The ugly rumours lingered on, even beyond Wallis’s death in 1986. In a sense, they became worse, because the Establishment’s perception of Wallis in 1936 prevailed, eclipsing the sympathetic view of ordinary people at the time. It is maintained that a China Dossier exists, listing sexual tricks learnt by Wallis in Shanghai, which she had used to ensnare the king – but nothing has been found in any archive. The allegation that she was a Nazi agent is still current, even though there is no reliable evidence in either the British or the German national archives.

 In 2005, Prince Charles married Camilla Parker-Bowles, a divorcee, on the very morganatic basis denied to Edward: Camilla became Duchess of Cornwall and was styled HRH. If this solution could be achieved for Charles and Camilla, then why had it not been possible for Edward and Wallis? “I am profoundly grieved at what has happened,” wrote Churchill to Lloyd George on Christmas Day 1936. “I believe the Abdication to have been altogether premature and probably quite unnecessary.”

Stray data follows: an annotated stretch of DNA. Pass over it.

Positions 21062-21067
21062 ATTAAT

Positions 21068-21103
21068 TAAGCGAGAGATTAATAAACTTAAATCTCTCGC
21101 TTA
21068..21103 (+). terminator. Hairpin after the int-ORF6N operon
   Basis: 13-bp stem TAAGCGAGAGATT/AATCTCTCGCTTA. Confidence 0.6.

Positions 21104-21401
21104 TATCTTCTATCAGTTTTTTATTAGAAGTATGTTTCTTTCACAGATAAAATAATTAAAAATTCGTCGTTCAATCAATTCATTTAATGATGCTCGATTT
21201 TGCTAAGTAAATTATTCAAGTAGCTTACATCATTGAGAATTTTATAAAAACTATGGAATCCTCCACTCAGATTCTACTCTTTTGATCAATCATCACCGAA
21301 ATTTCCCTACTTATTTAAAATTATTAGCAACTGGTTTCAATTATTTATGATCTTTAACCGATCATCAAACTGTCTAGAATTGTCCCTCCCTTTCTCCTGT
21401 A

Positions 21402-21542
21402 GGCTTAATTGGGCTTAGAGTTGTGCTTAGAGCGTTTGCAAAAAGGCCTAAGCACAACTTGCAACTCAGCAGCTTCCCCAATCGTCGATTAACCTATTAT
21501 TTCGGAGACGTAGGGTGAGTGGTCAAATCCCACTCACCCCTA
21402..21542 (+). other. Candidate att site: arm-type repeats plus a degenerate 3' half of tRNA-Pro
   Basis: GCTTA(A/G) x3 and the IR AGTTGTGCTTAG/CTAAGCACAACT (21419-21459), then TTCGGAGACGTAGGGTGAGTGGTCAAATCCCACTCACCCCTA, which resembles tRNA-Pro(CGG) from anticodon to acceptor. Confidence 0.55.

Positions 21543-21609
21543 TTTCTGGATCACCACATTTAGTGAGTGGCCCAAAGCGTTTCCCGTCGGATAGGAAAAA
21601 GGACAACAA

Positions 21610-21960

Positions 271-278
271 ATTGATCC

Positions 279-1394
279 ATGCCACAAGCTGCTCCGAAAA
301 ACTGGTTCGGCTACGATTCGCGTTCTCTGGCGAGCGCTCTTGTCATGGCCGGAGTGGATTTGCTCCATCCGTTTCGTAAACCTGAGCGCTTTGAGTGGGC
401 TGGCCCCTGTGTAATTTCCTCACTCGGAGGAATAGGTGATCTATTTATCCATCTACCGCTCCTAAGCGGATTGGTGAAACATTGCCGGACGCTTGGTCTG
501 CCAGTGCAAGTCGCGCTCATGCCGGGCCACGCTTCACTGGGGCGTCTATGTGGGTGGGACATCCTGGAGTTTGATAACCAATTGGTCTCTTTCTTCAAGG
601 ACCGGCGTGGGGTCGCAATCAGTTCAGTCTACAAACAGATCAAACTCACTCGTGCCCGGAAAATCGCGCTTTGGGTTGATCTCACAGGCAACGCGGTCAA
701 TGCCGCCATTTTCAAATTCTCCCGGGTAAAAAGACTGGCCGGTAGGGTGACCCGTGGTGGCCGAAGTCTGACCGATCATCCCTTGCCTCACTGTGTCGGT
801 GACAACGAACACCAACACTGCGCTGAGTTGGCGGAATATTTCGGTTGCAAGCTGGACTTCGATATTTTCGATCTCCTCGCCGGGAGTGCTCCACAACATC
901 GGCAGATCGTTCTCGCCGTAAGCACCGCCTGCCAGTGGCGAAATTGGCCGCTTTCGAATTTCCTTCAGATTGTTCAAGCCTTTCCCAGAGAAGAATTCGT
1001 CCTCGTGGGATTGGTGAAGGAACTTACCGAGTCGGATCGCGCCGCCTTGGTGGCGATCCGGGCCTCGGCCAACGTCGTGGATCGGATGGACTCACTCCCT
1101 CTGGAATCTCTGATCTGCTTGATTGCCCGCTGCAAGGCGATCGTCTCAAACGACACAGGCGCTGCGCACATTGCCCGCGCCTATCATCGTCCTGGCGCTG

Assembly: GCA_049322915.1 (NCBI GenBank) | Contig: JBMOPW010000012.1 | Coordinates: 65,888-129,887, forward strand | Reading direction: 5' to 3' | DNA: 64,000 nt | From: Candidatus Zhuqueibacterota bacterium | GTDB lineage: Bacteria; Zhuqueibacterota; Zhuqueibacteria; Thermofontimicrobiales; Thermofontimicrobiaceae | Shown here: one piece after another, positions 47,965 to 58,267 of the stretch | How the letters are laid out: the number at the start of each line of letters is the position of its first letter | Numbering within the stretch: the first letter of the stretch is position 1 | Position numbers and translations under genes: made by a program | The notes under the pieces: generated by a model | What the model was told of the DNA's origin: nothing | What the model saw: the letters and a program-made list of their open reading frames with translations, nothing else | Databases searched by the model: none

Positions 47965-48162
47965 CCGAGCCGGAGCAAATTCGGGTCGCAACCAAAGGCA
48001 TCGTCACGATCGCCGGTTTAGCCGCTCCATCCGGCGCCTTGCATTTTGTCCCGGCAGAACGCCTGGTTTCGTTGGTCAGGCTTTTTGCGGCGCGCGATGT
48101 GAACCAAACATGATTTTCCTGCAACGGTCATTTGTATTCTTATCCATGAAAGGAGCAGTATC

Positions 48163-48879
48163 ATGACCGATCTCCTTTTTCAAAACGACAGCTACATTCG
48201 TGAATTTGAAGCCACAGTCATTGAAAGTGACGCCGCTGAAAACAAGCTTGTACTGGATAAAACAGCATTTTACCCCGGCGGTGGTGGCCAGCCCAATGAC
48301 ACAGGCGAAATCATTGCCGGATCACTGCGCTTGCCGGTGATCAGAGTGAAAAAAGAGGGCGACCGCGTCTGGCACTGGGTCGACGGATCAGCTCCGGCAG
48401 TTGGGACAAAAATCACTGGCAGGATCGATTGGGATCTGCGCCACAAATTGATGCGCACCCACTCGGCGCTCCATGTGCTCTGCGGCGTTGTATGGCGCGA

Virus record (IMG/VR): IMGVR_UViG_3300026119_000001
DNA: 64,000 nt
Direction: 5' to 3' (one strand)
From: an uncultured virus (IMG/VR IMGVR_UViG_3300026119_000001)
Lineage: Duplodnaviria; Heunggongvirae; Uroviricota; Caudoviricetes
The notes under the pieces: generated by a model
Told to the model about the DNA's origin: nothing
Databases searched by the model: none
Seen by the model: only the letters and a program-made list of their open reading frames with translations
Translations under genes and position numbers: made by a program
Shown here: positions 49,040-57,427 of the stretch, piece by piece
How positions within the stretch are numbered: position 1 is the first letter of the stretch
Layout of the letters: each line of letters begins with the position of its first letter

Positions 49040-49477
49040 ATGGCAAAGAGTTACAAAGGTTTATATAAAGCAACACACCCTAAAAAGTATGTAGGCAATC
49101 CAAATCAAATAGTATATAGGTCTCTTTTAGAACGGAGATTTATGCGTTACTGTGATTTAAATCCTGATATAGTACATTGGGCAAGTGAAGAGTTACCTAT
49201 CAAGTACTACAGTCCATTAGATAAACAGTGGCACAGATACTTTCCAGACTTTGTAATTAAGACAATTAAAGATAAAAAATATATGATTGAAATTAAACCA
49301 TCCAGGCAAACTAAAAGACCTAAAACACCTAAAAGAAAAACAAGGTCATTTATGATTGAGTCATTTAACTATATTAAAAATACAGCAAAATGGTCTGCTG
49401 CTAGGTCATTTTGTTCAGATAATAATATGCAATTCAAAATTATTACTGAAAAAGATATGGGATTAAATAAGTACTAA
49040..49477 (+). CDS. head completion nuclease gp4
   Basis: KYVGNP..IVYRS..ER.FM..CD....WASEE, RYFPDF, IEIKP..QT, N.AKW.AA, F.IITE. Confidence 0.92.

Susan Williams is a senior research fellow at the Institute of Commonwealth Studies, University of London, and author of The People's King: The True Story of the Abdication (Penguin Books, 2003).

Saturday, December 17, 2016

Earliest Remains of Monks, Who May Have Known King Arthur, Unearthed in England

Ancient Origins

It is conceivable that 5th or early 6th century humans, whose remains were recently excavated at Glastonbury in England, may have known King Arthur or St. Bridget—two towering figures of early British legend. They are the oldest known remains of monks in the British Isles, says a story about the dig in The Guardian. A group doing a community training excavation turned up the remains at Beckery Chapel in Somerset—a medieval chapel that has an earlier foundation of a monastery and a nearby cemetery with 50 to 60 bodies in it, The Guardian states.